It occurs in Asia, Africa and North America singly, in groups or clusters under deciduous trees. The mushroom produces fruiting bodies in summer and autumn.
Funnel-shaped top and wavy edges. The surface is dry, slightly covered with a layer of thin fibers, deep bright orange-yellow. Older specimens turn yellow, the extreme edges of the cap become pale yellow, in young specimens they bend down.
The spore-bearing surface is initially smooth, but channels or ridges develop on it gradually. Small gills look like veins less than 1 mm wide. The color is pale yellow and the same with the surface of the legs.
Pretty thick, cylindrical, tapering to the base. Inside the legs are filled with fleecy mycelium, solid. Rarely are fruiting bodies combined with stems at the base.
Solid or partially hollow (sometimes due to insect larvae), pale yellow.
A unique look highly appreciated by gourmets, which is easily recognized by the shape of the “pipe”, thin and small fleshy, brown and with a fringe hat. The stem is bright orange and internally empty.
At first, deep in the center, it is convex, in the form of an elongated pipe, then more open, it expands, the edge is sinuous, lobed, sometimes jagged. The color is reddish brown, the bottom is orange or darker brownish gray.
Almost smooth and rounded, with slightly raised veins, sinuous and branched. The color is creamy yellow, orange-yellow, sometimes with a hint of pink, but the color is always less bright than the hat.
Tubular, hollow, smooth, straight or curved, very variable in shape, resembles a funnel with longitudinal grooves. The color is orange or egg yolk, sometimes with a touch of pink. The mushroom has a strong smell of fresh plums and a sweet taste.
The symbiont mushroom, grows from late summer to late autumn, in groups of hundreds of specimens in conifers (near the pine) and in deciduous forests.
It forms mycorrhiza with conifers in moss or on well-rotted, moss-covered logs in swamps.
At first it is more or less convex, it soon becomes vase-like, at the final stage holes form in the center. The edges in adulthood are wavy. Smooth, sticky or waxy fresh. Color from dark yellowish brown to blackish brown, with age it becomes grayish-brown or grayish. Sometimes radial patterns are slightly visible.
Descends along the stem. Young mushrooms with crests and folds. With age, false gills develop, which often branch and have cross veins. The color is yellowish to grayish or brownish, sometimes slightly lilac.
It becomes empty with age, bald, with a wax coating. Color from orange to orange-yellow at a young age, dull yellow, brownish-orange with age. The basal mycelium is whitish to pale yellow. The taste is not distinctive; the smell is not obvious or slightly aromatic.
What is the difference between false chanterelles and edible
2 types of mushrooms confused with chanterelles:
Talker orange (inedible)
The fruit bodies of the mushrooms are yellow-orange with a funnel-shaped hat up to 8 cm across, which has a felt surface. Thin, often bifurcated gills on the underside of the cap extend along the smooth leg. Mushroom edibility reports are not always reliable. The mushroom is eaten, although it is not particularly aromatic. Some authors report that it upsets the digestive tract.
Omphalot olive (poisonous)
Poisonous orange gill mushroom, which for an inexperienced eye is similar to some species of chanterelles. Distributed in the forest regions of Europe, where it grows on decaying stumps, roots of deciduous trees.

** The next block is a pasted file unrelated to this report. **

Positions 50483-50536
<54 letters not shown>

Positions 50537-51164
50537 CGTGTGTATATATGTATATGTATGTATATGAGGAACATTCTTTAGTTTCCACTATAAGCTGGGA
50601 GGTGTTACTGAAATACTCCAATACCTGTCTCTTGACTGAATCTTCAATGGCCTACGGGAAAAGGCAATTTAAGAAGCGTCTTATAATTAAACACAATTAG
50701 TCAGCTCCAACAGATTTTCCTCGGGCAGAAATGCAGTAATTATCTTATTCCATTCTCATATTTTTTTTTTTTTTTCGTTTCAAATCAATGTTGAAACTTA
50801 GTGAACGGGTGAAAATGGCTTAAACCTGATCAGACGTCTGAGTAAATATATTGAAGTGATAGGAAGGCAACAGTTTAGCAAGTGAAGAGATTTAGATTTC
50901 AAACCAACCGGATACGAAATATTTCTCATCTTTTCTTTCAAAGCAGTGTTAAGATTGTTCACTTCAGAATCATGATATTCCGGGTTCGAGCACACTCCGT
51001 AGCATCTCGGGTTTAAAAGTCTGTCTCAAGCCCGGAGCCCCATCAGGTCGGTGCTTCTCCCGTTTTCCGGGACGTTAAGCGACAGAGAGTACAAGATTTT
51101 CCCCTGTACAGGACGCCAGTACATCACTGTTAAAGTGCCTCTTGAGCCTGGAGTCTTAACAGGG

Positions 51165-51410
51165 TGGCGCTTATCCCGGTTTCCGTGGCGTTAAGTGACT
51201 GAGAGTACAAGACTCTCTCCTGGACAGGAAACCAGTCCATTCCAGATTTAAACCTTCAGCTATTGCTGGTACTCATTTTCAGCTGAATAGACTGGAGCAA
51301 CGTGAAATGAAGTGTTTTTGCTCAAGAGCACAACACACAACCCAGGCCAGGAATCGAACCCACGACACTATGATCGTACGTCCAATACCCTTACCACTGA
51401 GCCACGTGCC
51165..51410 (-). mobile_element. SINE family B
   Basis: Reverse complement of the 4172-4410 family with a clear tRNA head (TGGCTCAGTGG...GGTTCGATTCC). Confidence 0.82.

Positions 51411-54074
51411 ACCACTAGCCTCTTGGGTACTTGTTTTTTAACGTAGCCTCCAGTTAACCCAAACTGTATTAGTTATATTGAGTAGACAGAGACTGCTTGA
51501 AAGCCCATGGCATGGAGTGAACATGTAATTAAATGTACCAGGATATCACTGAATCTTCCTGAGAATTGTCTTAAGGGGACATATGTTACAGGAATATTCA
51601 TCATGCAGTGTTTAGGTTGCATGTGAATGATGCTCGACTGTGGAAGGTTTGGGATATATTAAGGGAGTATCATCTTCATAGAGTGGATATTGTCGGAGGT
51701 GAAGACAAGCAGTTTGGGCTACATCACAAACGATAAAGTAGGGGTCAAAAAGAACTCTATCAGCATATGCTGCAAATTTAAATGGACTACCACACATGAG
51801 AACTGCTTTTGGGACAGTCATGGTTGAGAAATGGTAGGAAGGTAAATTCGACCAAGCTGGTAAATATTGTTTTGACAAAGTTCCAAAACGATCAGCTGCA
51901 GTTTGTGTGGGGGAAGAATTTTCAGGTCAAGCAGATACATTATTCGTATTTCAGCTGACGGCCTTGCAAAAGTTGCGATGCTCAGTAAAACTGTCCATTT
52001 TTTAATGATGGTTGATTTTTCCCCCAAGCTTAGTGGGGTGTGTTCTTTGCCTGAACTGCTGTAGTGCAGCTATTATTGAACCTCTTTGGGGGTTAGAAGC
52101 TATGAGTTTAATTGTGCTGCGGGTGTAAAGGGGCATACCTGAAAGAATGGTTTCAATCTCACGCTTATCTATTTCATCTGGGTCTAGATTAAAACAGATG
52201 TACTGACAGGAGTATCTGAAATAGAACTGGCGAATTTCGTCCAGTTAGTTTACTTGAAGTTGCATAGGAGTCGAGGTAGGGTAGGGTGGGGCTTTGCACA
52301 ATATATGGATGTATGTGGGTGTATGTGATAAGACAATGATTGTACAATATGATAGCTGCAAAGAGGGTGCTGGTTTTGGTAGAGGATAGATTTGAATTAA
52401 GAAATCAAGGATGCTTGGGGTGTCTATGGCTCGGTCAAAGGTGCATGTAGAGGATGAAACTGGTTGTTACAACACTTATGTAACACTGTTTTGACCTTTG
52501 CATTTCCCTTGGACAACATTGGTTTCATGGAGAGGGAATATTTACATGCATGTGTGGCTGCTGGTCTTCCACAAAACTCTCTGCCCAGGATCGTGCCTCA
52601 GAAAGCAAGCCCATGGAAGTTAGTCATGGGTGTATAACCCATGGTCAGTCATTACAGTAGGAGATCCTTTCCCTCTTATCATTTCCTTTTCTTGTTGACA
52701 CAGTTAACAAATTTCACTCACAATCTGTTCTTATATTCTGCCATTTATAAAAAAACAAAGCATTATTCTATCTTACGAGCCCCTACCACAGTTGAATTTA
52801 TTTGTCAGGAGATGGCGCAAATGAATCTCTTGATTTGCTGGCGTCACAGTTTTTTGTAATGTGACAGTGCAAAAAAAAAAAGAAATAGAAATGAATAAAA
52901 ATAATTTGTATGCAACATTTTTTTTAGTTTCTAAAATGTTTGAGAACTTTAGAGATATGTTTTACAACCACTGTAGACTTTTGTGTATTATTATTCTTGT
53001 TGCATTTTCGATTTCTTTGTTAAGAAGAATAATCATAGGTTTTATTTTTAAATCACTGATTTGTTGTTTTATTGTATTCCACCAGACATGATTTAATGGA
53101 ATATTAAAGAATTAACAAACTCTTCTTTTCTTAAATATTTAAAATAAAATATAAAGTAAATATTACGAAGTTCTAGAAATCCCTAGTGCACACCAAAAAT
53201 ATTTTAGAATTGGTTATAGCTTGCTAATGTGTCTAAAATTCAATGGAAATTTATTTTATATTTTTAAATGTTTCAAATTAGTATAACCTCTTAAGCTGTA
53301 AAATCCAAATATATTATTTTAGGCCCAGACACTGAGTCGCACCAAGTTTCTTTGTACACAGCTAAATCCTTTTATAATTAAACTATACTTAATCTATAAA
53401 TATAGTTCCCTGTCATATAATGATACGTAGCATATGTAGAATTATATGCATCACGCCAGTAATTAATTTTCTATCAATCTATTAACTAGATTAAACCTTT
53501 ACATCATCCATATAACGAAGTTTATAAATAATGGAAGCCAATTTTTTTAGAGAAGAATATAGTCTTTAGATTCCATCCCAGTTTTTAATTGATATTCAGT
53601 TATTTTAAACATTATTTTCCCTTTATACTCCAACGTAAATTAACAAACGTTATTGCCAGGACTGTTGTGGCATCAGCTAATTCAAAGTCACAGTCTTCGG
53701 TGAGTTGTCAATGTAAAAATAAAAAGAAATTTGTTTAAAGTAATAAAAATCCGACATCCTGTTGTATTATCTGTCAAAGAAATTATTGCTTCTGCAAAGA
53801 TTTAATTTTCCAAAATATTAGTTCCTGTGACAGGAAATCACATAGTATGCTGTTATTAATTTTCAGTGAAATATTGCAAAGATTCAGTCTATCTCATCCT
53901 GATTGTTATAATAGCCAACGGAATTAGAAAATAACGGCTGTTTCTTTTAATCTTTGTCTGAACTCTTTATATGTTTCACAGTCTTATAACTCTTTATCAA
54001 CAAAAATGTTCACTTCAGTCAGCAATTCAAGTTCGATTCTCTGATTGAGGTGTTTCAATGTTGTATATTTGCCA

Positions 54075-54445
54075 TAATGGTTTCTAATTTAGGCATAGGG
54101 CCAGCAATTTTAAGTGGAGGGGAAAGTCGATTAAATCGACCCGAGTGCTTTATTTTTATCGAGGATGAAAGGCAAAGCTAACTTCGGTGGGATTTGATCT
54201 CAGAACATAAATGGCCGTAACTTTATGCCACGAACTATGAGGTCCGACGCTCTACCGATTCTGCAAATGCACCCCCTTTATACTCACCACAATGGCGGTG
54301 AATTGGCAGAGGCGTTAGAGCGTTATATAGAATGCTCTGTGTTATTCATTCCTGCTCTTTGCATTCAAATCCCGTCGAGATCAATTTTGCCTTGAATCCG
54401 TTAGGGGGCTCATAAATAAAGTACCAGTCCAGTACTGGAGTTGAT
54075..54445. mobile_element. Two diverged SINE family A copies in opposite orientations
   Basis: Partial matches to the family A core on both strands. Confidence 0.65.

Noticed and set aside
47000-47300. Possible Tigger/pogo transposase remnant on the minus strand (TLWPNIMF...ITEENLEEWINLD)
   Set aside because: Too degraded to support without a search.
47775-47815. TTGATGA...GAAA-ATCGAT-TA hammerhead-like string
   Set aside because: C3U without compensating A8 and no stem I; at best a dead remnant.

Unlike chanterelles, olive omphaloths have real, sharp, not bifurcated gills. The inside of the stalk is orange; the chanterelles are lighter inside.
How to distinguish false foxes from real ones - video
Health benefits of chanterelles
Like any other forest mushrooms, chanterelles are tasty and healthy food that contains:
- a large amount of vitamin D2, it helps the human body absorb calcium;
- significant amount of protein;
- vitamin A;
- eight essential amino acids that are valuable to the human body.
This type of mushroom is quite intolerant of elevated nitrogen levels and is not found in areas with high levels of air pollution. This is a mycorrhizal species and, therefore, is always associated with trees that do not negatively affect human health, including oak, beech, pine and birch.
Fruit bodies are relatively long-lived, partly because they resist fungal parasites and are rarely eaten by larvae. It is good to know that the harvest is not affected by arthropods. This feature contributes to the popularity of chanterelles as an edible species!
Harm chanterelles for the body
Edible species of chanterelles are not harmful to humans with proper cooking and consumption, like any other mushrooms. Pregnant women, children and the elderly eat with caution.
How cooks cook chanterelles
In the world there are many different recipes for cooking chanterelle dishes. Some people use soups, others make pasta sauces from them, and others make salt. Gourmets are consumed with sweets and jams. In the end, no matter how the chanterelles cook, they are delicious!
Chanterelle is really a wonderful mushroom when fried. After drying, it is an excellent seasoning for dishes when used in small quantities. When used in large doses, it becomes an excellent natural flavor.
The taste makes the chanterelle suitable for chicken, veal, pork, fish, vegetables, rice, pasta, potatoes, eggs, nuts and fruits. It is not recommended to mix chanterelles with highly flavored products.
From the grated powder of chanterelles, vinegar, oil or liquor is prepared with the taste of mushrooms.
Chanterelles in the national economy
Chanterelles were used to dye wool, fabrics and paper, it will give a muted yellow color to the processed materials.
Chanterelle mushrooms - video